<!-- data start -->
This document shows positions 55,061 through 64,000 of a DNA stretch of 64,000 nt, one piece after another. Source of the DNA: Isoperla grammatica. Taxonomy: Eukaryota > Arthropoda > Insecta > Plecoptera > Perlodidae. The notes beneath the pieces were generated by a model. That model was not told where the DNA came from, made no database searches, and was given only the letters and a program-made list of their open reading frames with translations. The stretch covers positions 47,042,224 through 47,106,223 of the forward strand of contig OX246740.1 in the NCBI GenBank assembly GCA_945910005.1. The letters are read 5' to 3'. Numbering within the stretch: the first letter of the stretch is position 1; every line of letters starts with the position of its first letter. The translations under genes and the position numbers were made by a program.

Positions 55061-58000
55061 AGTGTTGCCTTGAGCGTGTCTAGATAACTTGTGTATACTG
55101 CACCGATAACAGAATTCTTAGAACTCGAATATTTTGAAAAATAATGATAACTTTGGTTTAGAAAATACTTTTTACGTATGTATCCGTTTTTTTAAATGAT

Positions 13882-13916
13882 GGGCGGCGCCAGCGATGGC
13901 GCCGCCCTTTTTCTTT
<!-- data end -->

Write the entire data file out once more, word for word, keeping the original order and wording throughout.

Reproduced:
This document shows positions 55,061 through 64,000 of a DNA stretch of 64,000 nt, one piece after another. Source of the DNA: Isoperla grammatica. Taxonomy: Eukaryota > Arthropoda > Insecta > Plecoptera > Perlodidae. The notes beneath the pieces were generated by a model. That model was not told where the DNA came from, made no database searches, and was given only the letters and a program-made list of their open reading frames with translations. The stretch covers positions 47,042,224 through 47,106,223 of the forward strand of contig OX246740.1 in the NCBI GenBank assembly GCA_945910005.1. The letters are read 5' to 3'. Numbering within the stretch: the first letter of the stretch is position 1; every line of letters starts with the position of its first letter. The translations under genes and the position numbers were made by a program.

Positions 55061-58000
55061 AGTGTTGCCTTGAGCGTGTCTAGATAACTTGTGTATACTG
55101 CACCGATAACAGAATTCTTAGAACTCGAATATTTTGAAAAATAATGATAACTTTGGTTTAGAAAATACTTTTTACGTATGTATCCGTTTTTTTAAATGAT

Positions 13882-13916
13882 GGGCGGCGCCAGCGATGGC
13901 GCCGCCCTTTTTCTTT